In the beginning of 1990s Albanians poured the streets of Tirana chanting ‘We want Albania to become like whole Europe’. Three decades on, Albania has only managed to formally open accession negations with the EU. The EU’s enlargement process has lost its pace whereas Albania has gone off track of the EU integration path due to constant internal political crisis and inability to live up to the EU’s conditionality. Key structural reforms are moving at a snail’s pace.

In this context, a comprehensive and multifaceted scholarly analysis of this rocky, prolonged transition is very much needed as this year marks the 30th anniversary of the fall of the communist dictatorship.

To this end, Albanian Institute for International Studies (AIIS) is dedicating Tirana Observatory’s fall edition to articles oriented towards nonpartisan identification and understanding of trends and patterns of Albania’s transition from totalitarianism to democracy with the aim to inform the near or mid-term future of Albania. We invite all scholars, experts and authors to put forward their proposals to be considered for publication at In-depth and Perspective Sections of Tirana Observatory ( ).

Suggested topics, but not limited:

  • State and society in post-communist Albania.
  • State functionality and Rule of Law.
  • Statebuilding and democracy in post-communist Albania.
  • Future of the economy.
  • European Integration.
  • Economic transformation.
  • Capitalism and oligarchy.
  • Security issues.
  • Religious transformation.
  • Freedom of media and challenges.
  • Migration, demographic challenges.
  • Brain drain and brain gain.
  • Diaspora’s role Role of International community: A critical approach
  • Albania's international relations.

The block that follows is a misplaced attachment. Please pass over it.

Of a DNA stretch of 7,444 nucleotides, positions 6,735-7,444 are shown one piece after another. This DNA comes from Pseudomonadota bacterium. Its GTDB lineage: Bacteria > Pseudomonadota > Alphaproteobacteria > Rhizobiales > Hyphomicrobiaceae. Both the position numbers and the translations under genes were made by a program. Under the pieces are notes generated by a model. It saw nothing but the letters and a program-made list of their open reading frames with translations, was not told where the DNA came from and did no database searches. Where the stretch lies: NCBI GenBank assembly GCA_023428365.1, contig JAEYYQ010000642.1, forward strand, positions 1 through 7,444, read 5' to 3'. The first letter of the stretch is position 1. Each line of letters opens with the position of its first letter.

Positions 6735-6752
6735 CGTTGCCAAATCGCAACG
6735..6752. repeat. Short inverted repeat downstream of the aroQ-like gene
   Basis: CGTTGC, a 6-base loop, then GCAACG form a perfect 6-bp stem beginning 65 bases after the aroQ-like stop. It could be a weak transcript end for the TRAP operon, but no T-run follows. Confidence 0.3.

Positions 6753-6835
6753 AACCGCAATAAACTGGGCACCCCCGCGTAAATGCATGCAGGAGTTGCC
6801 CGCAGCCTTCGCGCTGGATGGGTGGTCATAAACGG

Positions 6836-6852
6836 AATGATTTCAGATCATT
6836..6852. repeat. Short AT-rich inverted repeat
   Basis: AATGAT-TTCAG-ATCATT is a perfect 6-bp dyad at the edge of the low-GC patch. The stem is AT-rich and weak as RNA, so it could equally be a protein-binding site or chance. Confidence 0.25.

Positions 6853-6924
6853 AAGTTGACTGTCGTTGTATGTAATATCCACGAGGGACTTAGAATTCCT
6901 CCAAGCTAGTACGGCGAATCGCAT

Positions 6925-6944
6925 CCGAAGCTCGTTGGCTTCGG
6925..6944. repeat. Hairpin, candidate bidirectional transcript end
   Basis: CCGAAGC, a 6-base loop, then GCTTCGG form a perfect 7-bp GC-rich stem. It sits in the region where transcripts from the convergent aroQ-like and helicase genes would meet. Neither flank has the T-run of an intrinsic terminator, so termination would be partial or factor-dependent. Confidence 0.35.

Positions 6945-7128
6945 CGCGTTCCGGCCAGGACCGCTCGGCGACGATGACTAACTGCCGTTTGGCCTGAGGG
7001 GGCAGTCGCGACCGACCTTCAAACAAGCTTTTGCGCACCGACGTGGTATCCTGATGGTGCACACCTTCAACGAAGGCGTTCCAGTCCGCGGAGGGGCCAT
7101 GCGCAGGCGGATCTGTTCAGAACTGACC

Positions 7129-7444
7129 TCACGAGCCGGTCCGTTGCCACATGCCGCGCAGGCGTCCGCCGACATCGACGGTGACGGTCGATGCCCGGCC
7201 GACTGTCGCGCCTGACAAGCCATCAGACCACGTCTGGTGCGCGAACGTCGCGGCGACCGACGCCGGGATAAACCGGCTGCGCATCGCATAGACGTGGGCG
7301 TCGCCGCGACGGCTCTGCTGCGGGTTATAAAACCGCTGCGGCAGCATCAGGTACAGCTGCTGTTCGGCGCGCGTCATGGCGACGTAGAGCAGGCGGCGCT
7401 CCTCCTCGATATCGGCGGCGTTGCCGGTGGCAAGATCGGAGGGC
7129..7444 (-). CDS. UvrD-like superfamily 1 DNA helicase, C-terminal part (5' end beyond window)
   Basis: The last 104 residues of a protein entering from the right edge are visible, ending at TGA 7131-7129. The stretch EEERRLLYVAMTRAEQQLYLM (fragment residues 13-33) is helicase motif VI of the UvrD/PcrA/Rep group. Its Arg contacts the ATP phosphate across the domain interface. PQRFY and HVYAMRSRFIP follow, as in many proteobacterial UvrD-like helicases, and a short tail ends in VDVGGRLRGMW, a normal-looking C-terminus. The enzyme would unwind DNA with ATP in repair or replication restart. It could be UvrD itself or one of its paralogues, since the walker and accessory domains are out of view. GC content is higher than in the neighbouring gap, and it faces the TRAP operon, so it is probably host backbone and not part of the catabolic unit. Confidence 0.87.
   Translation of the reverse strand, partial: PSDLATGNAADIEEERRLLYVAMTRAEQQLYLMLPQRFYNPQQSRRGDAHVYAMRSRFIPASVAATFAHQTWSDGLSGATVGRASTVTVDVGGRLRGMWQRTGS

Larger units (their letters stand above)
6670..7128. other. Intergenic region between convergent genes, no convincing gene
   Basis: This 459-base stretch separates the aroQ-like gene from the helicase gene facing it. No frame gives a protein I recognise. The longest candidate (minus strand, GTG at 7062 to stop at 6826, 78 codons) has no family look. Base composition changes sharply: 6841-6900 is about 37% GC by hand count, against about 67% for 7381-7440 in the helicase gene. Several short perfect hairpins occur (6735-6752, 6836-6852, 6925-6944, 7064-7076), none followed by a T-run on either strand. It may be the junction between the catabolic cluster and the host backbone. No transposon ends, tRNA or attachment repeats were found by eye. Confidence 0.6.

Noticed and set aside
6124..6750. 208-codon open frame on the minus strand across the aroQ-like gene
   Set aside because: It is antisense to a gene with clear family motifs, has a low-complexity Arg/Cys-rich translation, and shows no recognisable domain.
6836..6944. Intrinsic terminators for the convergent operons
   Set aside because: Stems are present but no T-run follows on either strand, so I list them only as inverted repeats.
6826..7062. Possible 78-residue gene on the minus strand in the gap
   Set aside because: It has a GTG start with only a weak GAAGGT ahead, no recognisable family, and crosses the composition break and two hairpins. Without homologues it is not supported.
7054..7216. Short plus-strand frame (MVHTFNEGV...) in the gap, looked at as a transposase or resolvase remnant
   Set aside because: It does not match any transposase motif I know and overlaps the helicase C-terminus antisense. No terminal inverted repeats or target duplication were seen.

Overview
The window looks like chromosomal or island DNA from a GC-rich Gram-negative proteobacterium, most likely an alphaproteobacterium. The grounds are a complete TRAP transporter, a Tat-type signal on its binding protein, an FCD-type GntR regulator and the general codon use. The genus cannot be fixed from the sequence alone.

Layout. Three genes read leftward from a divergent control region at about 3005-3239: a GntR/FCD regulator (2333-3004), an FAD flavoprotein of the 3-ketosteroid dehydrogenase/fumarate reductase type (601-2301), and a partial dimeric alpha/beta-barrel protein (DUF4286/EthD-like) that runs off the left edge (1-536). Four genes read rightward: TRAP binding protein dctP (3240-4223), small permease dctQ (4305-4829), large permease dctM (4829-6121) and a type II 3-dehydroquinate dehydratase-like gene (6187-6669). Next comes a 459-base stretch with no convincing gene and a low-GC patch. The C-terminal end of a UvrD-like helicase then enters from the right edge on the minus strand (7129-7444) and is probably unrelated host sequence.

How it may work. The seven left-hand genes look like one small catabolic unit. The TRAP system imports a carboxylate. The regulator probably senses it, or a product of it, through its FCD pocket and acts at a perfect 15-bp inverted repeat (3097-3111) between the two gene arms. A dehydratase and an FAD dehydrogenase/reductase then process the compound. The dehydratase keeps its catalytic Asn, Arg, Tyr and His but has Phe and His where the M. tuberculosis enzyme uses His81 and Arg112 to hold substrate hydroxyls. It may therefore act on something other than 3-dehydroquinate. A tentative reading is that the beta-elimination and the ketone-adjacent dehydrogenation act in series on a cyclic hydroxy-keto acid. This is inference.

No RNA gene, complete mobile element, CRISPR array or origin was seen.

• Proxy country and superpowers.
  • Asymmetric relations .
  • Albania’s Foreign policy in the Balkans.

Submission’s guidelines

Tirana Observatory- Foreign Policy and International Relations is a quarterly academic Journal published by Albanian Institute for International Studies (AIIS). This publication intends to provide Tirana’s perspectives on foreign policy, international relations, security issues, EU integration, democracy and economics. Tirana Observatory is open to writers, authors and experts who share our aim to promote academic excellence and expertise in International Relations and Politics.

The length of papers should be between 6000 to 8000 words including references. Tirana Observatory uses Chicago Manual of Style (Author/Date system). All articles must be written in English in order to be read by both professionals and the general public.

The deadline to send an abstract (300-400 words) is August 30.

The deadline for final submission is October 20.

Along with their submission, authors should include a short bio of their academic and/or professional work along with their affiliation. Authors are asked to ensure the authenticity and accuracy of their submitted materials. In addition, they are requested to include a statement that the content provided is entirely their original work and proper references are made. Articles can be submitted at,/ . The editorial team will review your paper and contact you within five working days. Please note that articles on time-sensitive topics will be given priority.

For any query don’t hesitate to contact us via email